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    They generally get plowed about has fast as the roads....but of course not all paths are plowed....just the main ones.

    The bridges for some reason take a day or two longer...

    The on road paths are plowed at the same time as the cars...but usually only get one pass...so you end up grabbing a lane until the salt can melt it off....that can take weeks....

    So pretty good and getting better.

    You still need to be ready to push 6 inches of powder all the way home though.

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    I've watched the priority list for plowing on the street in front of my house. It's got wide travel lanes and sharrows with a center turn lane. When the snow is falling and they just want a basic travel path, they'll only plow one truck-width of space. the center turn lane gets ignored, and the rest of the street width is ignored. The lack of a plowed center turn lane is a bigger problem than plowing the full width of the road for bikes. Sometimes I have to drive around the block so I can make a right turn into my driveway, instead of a left.

    During this time, the actual bike lanes become a depository for the snow and road debris. When the actual snow stops and the priority stuff gets taken care of, THEN they'll go back and start getting the bike lanes. but that just means that they push the snow onto the sidewalks, forcing pedestrians to use the bike lanes. and they usually are walking WITH traffic, so they don't see or hear bikes coming. I think that is a bigger problem overall.

    The area in front of my house is kinda busy for peds, actually. and no sidewalk, anyway. There are a couple of low income apt complexes and a retirement community, and those folks use the bus a lot. There are a couple of stops, a grocery store across the street, and a YMCA around the corner, so lots of peds moving between those sites. I hope that since the city adopted a Complete Streets policy a couple years ago, that when they repave this area, they will STRONGLY consider sidewalks. Of course around here, it's the resident's responsibility to shovel the sidewalks, and the city doesn't enforce that in the first place.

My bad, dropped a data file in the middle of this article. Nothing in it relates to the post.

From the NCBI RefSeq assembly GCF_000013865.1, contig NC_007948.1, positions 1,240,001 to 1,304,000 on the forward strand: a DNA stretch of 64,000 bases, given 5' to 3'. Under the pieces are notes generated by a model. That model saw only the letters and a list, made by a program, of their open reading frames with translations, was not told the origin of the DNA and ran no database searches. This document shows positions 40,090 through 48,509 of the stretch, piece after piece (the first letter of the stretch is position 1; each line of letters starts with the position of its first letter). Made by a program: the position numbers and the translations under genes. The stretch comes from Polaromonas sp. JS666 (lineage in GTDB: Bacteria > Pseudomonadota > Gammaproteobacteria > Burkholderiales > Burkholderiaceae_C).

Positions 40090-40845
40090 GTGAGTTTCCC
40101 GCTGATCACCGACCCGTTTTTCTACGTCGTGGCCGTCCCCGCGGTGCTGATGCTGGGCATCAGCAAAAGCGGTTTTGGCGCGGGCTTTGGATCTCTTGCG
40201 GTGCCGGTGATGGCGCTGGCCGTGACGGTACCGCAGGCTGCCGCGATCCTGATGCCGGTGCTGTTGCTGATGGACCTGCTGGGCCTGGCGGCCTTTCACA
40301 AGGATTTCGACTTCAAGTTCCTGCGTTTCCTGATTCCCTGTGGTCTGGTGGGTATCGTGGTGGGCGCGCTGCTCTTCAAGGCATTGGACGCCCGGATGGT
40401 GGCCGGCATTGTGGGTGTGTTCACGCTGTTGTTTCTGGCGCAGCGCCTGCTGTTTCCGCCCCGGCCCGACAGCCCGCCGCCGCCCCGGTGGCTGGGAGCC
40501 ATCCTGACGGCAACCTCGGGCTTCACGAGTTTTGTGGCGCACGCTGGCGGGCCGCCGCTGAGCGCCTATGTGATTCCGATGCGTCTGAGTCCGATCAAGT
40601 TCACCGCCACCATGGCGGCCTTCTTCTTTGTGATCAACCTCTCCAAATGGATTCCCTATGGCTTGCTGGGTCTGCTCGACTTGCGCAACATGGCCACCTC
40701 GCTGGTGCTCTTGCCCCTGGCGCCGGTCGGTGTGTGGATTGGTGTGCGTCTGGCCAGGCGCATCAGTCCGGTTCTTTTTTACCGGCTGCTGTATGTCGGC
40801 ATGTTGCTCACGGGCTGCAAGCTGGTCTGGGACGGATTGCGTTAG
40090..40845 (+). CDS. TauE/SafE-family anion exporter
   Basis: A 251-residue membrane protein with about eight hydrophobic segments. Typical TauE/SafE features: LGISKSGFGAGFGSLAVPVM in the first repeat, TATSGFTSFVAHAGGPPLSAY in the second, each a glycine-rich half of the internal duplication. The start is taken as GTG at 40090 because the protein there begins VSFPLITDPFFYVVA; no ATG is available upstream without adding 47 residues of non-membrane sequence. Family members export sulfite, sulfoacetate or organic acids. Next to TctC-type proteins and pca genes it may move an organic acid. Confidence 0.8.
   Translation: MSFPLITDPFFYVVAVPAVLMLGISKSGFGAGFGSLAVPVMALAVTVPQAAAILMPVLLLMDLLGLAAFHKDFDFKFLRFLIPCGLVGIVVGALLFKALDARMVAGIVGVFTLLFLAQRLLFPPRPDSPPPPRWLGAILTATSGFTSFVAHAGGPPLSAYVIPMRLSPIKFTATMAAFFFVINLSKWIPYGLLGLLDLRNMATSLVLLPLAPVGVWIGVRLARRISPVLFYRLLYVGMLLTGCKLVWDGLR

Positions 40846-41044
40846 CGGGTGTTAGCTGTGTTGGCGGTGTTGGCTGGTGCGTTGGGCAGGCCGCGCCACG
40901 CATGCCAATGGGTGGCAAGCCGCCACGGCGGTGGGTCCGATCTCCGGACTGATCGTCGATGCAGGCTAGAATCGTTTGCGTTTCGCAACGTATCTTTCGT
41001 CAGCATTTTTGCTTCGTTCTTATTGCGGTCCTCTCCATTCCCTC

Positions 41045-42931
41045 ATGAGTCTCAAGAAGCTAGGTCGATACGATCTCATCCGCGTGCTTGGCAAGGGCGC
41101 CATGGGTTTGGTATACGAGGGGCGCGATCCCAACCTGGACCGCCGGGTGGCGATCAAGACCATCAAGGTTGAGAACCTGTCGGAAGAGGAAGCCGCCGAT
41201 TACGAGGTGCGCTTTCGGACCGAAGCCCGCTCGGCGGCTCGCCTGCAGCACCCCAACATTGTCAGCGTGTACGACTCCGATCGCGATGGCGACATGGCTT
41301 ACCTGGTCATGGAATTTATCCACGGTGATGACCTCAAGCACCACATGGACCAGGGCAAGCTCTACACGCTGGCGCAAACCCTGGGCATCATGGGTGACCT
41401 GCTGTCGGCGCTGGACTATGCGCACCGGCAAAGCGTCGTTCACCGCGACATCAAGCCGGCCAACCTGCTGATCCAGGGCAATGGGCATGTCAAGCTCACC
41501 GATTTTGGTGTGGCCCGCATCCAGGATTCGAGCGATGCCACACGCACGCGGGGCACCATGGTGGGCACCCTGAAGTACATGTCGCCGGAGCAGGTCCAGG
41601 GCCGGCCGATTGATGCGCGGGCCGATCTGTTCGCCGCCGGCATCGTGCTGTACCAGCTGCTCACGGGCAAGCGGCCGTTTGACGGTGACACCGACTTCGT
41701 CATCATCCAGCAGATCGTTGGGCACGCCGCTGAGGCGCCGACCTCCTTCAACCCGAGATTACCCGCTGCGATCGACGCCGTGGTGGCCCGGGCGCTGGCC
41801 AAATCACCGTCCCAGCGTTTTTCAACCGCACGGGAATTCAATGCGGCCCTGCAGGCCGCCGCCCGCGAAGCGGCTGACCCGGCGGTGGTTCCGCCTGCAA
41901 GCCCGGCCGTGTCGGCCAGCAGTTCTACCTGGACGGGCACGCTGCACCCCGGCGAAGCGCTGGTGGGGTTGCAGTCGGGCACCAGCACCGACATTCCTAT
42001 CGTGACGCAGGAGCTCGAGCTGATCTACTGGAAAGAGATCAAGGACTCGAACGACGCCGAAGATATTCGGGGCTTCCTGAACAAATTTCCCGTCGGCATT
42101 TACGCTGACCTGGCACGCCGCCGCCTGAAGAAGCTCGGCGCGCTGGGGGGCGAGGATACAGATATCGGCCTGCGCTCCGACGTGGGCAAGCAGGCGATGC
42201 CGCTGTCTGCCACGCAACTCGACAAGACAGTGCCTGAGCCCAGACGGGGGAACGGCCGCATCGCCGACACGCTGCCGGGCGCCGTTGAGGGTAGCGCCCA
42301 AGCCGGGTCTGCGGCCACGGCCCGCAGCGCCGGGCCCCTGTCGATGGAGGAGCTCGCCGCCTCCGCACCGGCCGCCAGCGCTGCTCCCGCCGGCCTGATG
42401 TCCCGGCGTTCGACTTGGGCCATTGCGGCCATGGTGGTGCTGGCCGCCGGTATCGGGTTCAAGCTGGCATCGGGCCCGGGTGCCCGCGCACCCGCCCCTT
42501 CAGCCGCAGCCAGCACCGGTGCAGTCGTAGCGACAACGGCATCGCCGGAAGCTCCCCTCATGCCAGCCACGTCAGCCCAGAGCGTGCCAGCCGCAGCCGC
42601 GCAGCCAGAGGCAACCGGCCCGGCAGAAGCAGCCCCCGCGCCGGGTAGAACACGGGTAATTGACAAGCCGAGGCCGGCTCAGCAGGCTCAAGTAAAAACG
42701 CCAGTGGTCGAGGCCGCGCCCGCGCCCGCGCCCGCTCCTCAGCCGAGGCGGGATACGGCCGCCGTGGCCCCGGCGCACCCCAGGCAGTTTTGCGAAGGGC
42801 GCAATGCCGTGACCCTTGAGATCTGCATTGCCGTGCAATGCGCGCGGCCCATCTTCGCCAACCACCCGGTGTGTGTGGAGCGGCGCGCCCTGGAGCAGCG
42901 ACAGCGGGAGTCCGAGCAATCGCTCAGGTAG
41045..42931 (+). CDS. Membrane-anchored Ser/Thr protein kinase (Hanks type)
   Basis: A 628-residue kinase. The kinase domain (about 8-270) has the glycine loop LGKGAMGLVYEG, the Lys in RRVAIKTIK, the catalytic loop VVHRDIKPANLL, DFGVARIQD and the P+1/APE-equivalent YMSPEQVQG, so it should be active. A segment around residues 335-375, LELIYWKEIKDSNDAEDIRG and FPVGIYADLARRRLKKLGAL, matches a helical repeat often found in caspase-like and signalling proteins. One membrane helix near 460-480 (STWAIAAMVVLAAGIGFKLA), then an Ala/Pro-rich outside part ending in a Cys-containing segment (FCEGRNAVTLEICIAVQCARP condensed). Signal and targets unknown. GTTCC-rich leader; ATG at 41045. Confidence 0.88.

10. #10
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    Quote Originally Posted by mtbxplorer View Post
    How does your area do at clearing snow off bike paths/lanes/shoulders after storms?
    They don't even get the main routes plowed if we get >3 inches. Side roads must wait for rain > 32 F to get rideable (rutted white pack with snot). Drivers are complete idiots as most do not have snow tires and so little experience driving in snow. So it is sort of a non-issue. You want to live, you don't ride.

  11. #11
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    My city's really great about clearing the paved mups. It's reliable enough that I take it for granted, and if I come across one that hasn't been cleared it makes me grouchy.

    Streets, not so much. In the last few years whenever they've installed a new bikelane or sharedlane there's been fanfare about how it will be cleared all winter long...only for it not to be cleared at all.

    This year - as an apparent of admission of their previous defeats - they announced a pilot program to maintain a bike lane of at least one metre wide along this route for the entire winter. It's about 7km/5mi long, but it's not near my usual stomping grounds, and it's not a bikelane I think was designed very well in the first place, so I haven't had a chance to use it.

  12. #12
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    Denver is usually awesome at plowing the MUP's. I'm biking by 6:30 am and they are usually plowed already. If not I'll usually at least see a plow some where on my way in. Most of the time the MUP's are plowed before the streets. I'm always amazed.
    Whiskey

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    I went for a ride on the Mount Vernon Trail, I live in NoVA. It was 60 and the shaded parts of the trail still had some snow cover. I was on my roadie and it was sketchy.